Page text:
Chest pain caused by angina can be treated by using a patient's own stem cells in a non-invasive procedure, says a new research. The stem cells taken from a patient's bone marrow helped relieve symptoms and also boosted duration of people to stay fit and active.
The findings of the study may help people with difficult-to-control angina who are not suitable for other procedures.
‘Patient's bone marrow stem cells in non-invasive procedure was found to significantly reduce angina symptoms for a longer period of time. ’
AdvertisementAngina is a common condition among the older adults. In England, angina affects an estimated one in every 12 men and one in every 30 women aged 55 to 64.
One in every seven men and one in every 12 women who are over 65 are more likely to suffer from angina. It occurs when the blood supply to the heart muscles is restricted because the arteries have become hardened and narrowed.
A person who suffers from angina feels a dull, heavy or tight pain in the chest that can spread to the left arm, neck, jaw or back. The pain can be triggered by exercise, walking or stress and it passes within a few minutes.
The research that involved 15 patients was presented at the American Heart Association's heart sciences meeting. The participants were injected with a molecule called granulocyte colony stimulating factor (G-CSF) once a day for four days.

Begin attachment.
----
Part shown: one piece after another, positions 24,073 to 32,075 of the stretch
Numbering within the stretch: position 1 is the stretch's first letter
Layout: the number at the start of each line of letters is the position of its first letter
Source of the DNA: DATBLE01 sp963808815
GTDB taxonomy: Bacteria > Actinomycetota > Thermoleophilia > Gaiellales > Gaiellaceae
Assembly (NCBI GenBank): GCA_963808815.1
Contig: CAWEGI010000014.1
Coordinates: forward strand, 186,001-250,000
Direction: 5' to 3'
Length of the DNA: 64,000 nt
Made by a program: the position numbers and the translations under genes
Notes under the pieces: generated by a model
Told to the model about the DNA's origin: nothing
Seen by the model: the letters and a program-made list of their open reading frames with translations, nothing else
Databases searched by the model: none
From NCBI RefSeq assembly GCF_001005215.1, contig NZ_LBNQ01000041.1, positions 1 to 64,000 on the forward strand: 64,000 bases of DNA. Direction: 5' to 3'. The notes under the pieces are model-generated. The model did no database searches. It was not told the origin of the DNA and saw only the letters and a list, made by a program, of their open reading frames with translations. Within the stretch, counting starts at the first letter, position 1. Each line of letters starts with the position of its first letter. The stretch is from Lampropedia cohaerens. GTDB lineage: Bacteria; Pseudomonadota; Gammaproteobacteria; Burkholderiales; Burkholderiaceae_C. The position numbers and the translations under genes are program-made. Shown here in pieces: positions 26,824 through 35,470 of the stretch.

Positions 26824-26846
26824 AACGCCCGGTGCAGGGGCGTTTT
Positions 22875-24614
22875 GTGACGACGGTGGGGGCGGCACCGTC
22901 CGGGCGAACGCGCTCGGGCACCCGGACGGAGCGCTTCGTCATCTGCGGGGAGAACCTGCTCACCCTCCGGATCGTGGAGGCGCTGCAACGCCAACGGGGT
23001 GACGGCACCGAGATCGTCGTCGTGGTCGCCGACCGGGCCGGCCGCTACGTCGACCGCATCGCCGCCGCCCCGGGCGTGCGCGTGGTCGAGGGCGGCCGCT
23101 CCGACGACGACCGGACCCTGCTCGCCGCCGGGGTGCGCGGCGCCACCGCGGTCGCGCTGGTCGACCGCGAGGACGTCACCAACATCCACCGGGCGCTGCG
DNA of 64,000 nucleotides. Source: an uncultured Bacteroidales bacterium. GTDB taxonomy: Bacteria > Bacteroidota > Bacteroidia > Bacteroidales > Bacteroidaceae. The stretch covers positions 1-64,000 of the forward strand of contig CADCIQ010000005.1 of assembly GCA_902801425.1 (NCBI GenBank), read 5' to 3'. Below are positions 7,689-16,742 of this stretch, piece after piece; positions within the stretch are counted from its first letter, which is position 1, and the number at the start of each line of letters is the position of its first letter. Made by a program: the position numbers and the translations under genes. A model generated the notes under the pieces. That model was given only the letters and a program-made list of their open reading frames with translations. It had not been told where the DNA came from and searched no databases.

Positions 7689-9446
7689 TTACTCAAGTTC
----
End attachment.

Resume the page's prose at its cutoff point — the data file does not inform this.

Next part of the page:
G-CSF allows the stem cells to migrate into the bloodstream from the bone marrow. Three hours after the last injection, the blood samples are collected from the patients, and the stem cells were separated from other blood components. Half an hour after the stem cells are separated, they are injected back into the patient intravenously.
According to the researchers, patients who received the four-week treatment had significantly fewer angina symptoms and were able to exercise at a higher intensity and for a longer period of time.
But the patients reported mild muscle pains in their backs or legs, but it was controlled with painkillers.
Hadyanto Lim, professor of pharmacology at the Methodist University of Indonesia in Medan, North Sumatra, said, "We injected a 'catalyst' molecule that caused bone marrow stem cells to enter the patient's blood, then harvested them to re-inject into the patient. This is not considered a surgical procedure, is easy to implement, and allows for repeated administrations."
"Using G-CSF to isolate CD34-harboring stem cells, called CD34+ stem cells, for transplantation back into the patient may be a practical alternative for hard-to-treat patients. The stem cells cause new blood vessels to grow which can improve blood circulation and may help repair the lining of the blood vessels."
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